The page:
How Burlington Dropped the ‘Coat Factory’ and Became a Wall Street Darling

“There are two places where people want to shop today: off-price and online,” Burlington CEO Thomas Kingsbury boldly declared to a room of about 200 footwear and apparel executives who convened in Washington, D.C., this week for the American Apparel and Footwear Association Executive Summit.

The retail leader, who has helmed Burlington since 2008, helped the store chain shake its reputation as solely a seller of affordably priced coats to become a formidable player in the booming off-price retail channel.

Under Kingsbury’s watch, the company, which had previously struggled to resonate with a broader consumer base, grew its share price from around $30 in 2014 to a recent high of close to $180 late last year. To date, the stock price continues to hover around $140 to $150 — significantly outpacing the growth of rivals Ross Stores and TJ Maxx and Marshalls parent TJX Companies — as investor sentiment is buoyed by a wave of progressive steps the company has taken in recent years.

“It’s been a multiyear journey to solidify our approach to how we do business and becoming the retailer we are today,” Kingsbury told summit attendees on Wednesday of Burlington’s turnaround strategy. “When I first started, I had to define how we’re going to go market. I established [that] we’re going to buy a third of our goods before the season begins and two-thirds after the season begins … We [also previously] had POS markdowns, we had sales, we participated in Black Friday — we eliminated all of that.”

Kingsbury said the decision to ditch massive promotions was the result of his recognition that the firm — which dropped the term “coat factory” from its name around 2009 to emphasize its expanded assortment — could better leverage its everyday-low-price model without sweeping markdowns.

“We want customers to come into our store and feel really good about buying the product [knowing that] it’s not going to go on sale a week later,” he said.

Women's shoes burlington
The women’s shoe section in a Burlington store.
CREDIT: Courtesy

Burlington’s customers — who are typically 39 or younger, African-American or Hispanic and earn around $64,000 to $77,000 annually — are also gaining the highly lauded “thrill of the find” experience. (Experts have said one reason that recently bankrupt EDLP retailer Payless ShoeSource failed is that while it offered consistently low-priced shoes, it lacked the treasure hunt experience consumers enjoy.)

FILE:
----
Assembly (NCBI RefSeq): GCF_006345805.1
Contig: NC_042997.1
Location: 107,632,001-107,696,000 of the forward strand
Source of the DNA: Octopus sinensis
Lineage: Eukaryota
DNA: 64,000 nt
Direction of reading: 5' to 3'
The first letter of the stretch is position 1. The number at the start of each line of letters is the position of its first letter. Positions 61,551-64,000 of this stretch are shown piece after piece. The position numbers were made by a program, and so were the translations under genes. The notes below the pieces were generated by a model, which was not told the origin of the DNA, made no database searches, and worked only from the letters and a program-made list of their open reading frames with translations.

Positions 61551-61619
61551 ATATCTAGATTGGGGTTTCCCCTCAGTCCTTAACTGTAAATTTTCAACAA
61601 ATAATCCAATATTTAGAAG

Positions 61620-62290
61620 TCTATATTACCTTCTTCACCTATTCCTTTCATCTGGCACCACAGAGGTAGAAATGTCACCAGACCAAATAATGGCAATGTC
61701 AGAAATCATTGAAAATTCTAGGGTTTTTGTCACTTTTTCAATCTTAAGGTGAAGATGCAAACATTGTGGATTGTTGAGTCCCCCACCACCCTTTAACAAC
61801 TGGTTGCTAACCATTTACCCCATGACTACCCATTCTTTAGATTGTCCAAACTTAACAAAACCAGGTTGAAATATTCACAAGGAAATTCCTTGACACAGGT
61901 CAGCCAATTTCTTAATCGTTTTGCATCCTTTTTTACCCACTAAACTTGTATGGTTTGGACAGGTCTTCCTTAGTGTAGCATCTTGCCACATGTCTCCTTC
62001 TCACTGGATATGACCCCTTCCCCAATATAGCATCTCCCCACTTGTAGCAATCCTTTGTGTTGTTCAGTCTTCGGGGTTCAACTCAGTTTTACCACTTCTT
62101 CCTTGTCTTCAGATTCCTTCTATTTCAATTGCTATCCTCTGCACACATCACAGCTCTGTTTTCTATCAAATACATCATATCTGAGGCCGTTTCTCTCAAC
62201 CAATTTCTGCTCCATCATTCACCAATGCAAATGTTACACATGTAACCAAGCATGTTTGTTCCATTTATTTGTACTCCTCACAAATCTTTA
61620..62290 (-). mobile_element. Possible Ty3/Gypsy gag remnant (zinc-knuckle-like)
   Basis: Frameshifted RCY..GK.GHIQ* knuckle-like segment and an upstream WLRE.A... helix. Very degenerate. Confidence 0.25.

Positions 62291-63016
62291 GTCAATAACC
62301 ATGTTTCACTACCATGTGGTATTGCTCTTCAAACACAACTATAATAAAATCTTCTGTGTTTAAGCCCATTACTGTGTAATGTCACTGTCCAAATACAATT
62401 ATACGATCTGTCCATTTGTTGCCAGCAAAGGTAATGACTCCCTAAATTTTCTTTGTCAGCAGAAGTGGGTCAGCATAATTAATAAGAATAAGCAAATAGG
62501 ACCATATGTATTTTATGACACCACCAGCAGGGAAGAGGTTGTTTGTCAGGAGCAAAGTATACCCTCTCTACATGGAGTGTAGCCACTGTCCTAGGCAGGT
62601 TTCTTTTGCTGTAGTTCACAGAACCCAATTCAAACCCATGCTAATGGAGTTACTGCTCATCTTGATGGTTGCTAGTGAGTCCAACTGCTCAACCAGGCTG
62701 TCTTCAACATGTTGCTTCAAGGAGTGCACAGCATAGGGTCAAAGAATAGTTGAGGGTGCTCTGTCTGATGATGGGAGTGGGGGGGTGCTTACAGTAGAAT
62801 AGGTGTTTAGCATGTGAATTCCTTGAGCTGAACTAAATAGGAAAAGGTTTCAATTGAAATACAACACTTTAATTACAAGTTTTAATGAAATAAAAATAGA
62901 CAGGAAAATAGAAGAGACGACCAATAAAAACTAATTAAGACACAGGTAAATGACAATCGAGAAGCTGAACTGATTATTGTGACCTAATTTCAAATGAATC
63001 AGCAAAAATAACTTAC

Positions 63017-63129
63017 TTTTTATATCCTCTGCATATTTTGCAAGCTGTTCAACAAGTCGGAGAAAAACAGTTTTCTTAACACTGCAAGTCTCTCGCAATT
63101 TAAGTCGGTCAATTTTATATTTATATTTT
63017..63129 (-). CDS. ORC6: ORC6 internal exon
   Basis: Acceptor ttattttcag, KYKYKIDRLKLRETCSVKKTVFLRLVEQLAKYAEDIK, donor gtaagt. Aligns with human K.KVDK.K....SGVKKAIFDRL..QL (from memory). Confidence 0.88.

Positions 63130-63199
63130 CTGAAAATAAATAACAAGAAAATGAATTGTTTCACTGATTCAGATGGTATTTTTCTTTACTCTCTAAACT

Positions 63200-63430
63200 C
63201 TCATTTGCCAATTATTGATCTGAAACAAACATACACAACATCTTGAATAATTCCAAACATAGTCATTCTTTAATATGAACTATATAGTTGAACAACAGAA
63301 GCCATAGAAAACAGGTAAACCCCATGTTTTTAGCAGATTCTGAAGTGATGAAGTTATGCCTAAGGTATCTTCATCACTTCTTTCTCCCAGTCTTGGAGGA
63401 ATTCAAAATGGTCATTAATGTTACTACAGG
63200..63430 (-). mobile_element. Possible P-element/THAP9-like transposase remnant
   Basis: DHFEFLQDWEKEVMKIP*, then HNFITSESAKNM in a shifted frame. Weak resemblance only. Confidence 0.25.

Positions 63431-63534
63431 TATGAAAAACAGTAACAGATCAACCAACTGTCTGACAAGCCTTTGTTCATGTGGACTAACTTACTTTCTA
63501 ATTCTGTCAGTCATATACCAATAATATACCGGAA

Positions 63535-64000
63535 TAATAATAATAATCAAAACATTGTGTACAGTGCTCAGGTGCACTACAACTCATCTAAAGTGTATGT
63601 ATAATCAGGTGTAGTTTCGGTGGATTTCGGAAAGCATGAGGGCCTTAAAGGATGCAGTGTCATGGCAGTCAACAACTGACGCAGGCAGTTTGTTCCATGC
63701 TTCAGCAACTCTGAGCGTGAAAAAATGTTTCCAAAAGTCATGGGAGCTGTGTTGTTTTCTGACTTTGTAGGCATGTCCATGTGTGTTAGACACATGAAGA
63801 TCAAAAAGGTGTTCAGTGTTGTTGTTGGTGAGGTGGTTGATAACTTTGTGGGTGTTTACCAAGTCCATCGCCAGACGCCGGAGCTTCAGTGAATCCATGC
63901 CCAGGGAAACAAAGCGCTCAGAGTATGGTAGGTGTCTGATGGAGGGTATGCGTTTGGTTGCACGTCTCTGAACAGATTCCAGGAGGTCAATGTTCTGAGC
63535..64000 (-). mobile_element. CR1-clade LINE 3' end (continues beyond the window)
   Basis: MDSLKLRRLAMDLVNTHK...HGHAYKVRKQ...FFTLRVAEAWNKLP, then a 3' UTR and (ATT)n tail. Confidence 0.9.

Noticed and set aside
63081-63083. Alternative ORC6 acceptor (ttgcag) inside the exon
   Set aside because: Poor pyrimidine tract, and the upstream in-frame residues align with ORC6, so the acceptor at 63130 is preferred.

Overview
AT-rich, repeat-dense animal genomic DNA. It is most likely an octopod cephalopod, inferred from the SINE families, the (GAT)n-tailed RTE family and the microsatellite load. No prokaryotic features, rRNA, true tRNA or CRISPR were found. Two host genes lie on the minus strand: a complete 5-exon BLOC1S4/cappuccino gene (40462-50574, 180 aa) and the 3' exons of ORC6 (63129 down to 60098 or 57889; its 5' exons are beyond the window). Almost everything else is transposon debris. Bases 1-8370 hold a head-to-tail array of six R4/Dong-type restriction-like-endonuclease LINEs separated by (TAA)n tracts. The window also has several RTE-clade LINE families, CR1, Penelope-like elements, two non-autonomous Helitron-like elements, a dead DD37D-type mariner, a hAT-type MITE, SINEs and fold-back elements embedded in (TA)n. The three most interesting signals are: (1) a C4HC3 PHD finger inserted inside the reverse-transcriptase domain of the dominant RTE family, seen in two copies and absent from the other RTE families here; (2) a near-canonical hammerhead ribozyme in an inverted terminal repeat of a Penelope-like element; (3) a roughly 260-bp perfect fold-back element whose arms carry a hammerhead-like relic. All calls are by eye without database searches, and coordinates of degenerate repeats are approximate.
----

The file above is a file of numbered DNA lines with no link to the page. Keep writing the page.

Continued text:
“It’s all about the treasure hunt [and a] scarcity model,” Kingsbury said, adding that the firm redesigned its stores with color-coordinated product presentation, brighter LED lighting and more organized “H racks” for clothing. “We have a very broad assortment. When a customer comes in, if they don’t buy the product that day, it may not be there a week later — and [they know that].”

According to Burlington’s chief, the company has also built in perks for its brand partners, which include athletic power players Reebok and Adidas, as well as fashion footwear-makers Steve Madden and Nine West.

“We make it easy,” he said. “We have reliable economics — when you ship those products, you know exactly what it’s going to cost you. It’s a cash-price one-time sale. No product cancellations. No margin guarantees. No markdown allowances. No marketing funds. No end-of-season returns. Very, very clean.”

With a market share of just 11.4 percent, per data from The NPD Group Inc., market watchers say off-price sellers like Burlington have significant long-term upside. (For comparison, NPD data shows department stores’ market share at 20.5 percent and specialty stores at 24.2 percent.)

“Our market share model suggests the off-price story is still in early innings,” Cowen and Co. analyst John Kernan wrote in a February note, rating Burlington shares an “outperform.” “TJX, Ross Stores and Burlington Stores are built around a speed-enhanced off-price model of fast inventory flows and a treasure hunt shopping experience, with goods flowing in and out of their stores on a weekly basis. This positions these retailers competitively for the long term.”

Despite his declaration about the two categories consumers most appreciate these days — off-price and online — Kingsbury said there’s no mistaking where his firm’s focus is: “E-commerce is less than 1 percent of our business,” he noted, adding that Burlington wants to be the best brick-and-mortar retailer.

The AAFA Executive Summit was held in Washington, D.C., from March 13 to 15 at the MGM National Harbor. Other guest speakers and panelists included Michael Evans, Alibaba president; Steven Kolb, CFDA president and CEO; Ted Dagnese, chief supply chain officer at Lululemon Athletica; and Dave Wheeler, chief product supply officer at New Balance.

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